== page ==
Federal charges filed related to historic 191-pound meth bust in Minneapolis last month
Four men arrested after a historic meth bust in Minneapolis last month now face federal drug and gun charges, according to a new criminal complaint that raised the total of meth seized to 191 pounds.
Hailed as the largest meth seizure in state history, newly filed court papers show that the case turned on the help of a DEA informant and surveillance footage seized from an Inver Grove Heights storage business allegedly used to warehouse drugs.
The U.S. attorneys office on Friday filed a criminal complaint charging Javier Lopez-Lopez, Juan Daniel Valdez-Mendoza, Peter Martin and Fernando Ramos-Meza with conspiring to possess and distribute meth in a plot with ties to Mexico and Kansas City. Martin is also charged with illegally possessing a sawed-off shotgun.
According to a Homeland Security Investigations agents affidavit, investigators seized 191 pounds of meth from Ramos-Mezas north Minneapolis home on Sept. 11, the same day police reviewed footage that showed the men hauling several large boxes from a storage business to be taken to the home.
Most of the meth was found in a pair of Home Depot moving boxes and a speaker box that Ramos-Meza allegedly later told officers was unloaded from a large passenger bus that was also captured on the storage business security camera earlier that day.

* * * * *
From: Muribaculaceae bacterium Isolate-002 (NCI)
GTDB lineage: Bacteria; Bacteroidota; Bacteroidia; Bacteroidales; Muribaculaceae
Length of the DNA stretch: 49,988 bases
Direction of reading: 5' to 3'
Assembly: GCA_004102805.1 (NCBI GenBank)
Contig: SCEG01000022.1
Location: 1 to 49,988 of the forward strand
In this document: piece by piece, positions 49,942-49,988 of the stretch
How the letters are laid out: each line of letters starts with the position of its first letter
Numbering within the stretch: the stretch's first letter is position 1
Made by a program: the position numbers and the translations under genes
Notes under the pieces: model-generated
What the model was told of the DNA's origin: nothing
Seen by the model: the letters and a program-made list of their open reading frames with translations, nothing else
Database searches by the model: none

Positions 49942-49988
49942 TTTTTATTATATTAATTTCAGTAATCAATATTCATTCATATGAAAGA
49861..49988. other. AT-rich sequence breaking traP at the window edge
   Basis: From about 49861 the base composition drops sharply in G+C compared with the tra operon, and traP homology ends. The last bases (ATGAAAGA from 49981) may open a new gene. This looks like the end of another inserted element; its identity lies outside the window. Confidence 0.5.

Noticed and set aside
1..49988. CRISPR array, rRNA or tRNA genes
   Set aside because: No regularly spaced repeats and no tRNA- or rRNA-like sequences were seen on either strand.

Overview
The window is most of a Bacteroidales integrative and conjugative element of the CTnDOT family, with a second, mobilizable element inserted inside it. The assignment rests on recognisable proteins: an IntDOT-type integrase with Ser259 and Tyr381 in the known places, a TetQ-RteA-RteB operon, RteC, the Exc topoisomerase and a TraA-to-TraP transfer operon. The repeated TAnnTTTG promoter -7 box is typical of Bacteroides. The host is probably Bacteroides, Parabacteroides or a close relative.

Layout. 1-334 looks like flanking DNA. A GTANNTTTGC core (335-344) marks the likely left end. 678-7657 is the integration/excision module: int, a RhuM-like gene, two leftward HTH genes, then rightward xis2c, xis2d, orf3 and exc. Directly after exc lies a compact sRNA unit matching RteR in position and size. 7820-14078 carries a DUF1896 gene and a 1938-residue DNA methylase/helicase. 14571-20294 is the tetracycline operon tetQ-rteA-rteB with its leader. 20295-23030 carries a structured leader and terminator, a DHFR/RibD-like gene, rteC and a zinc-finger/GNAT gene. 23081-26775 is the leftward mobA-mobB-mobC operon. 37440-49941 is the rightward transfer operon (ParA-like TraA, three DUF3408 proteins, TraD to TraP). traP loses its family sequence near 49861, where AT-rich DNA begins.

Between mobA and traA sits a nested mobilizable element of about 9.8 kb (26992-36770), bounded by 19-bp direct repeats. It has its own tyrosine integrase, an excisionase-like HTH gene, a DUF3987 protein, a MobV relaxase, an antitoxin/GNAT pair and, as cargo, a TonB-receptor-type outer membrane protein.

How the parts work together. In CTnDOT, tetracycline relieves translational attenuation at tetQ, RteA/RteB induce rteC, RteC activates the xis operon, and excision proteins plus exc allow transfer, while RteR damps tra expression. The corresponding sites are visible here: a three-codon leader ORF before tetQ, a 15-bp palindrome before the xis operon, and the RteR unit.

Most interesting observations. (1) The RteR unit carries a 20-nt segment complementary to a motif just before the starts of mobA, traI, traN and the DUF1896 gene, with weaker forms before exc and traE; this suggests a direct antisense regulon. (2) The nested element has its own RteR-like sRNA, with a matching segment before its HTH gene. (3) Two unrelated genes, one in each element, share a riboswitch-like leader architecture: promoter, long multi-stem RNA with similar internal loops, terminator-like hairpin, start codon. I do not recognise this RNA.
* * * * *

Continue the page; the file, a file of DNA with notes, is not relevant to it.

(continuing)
All four men spoke with investigators after the raid in the 3600 block of Dupont Avenue N. Ramos-Meza, 33, said Lopez-Lopez, 46, and Valdez-Mendoza, 23, recently arrived from a trip to Kansas City and identified Lopez-Lopez as a person in contact with others to arrange drug delivery. Martin, 34, allegedly admitted to owning the shotgun, which officers found inside an overturned refrigerator in a bedroom in which Martin had been staying. Martin told police he bought the shotgun to protect his family and said Lopez-Lopez was responsible for bringing meth to Minneapolis, where Ramos-Meza oversaw sales of the drug.
Valdez-Mendoza meanwhile identified Ramos-Meza as the person who has all the connections in Mexico. Valdez-Mendoza said he was from Mexico where the cartels are very active and said he feared for the safety of his family.
State and federal investigators are seizing more meth in or bound for Minnesota from Mexico than at any point, including about 1,500 pounds last year or about four times the total retrieved five years ago. Earlier estimates placed the total of meth seized from Ramos-Mezas home about 170 pounds. The new total eclipses a January seizure from a courier stopped in Oklahoma as he drove from Arizona to Minnesota, where he later led agents to multiple customers.
Meanwhile, a recent federal civil forfeiture proceeding shed further light on the investigation, which authorities have said started in January. The government is seeking to keep $24,400 taken from Jesus Ivan Herrera during an April traffic stop in southern Minnesota. According to Assistant U.S. Attorney Craig Baune, an informant working for the U.S. Drug Enforcement Administration tipped investigators that Herrera would be traveling back to the Minneapolis area from Missouri and that he would have a large amount of cash in drug proceeds.
Baune wrote that a GPS tracker previously placed on Herreras car linked him to multiple trips to Ramos-Mezas home and that the informant said Herrera had been instructed to go that address.
Stephen Montemayor 612-673-1755 Twitter: @smontemayor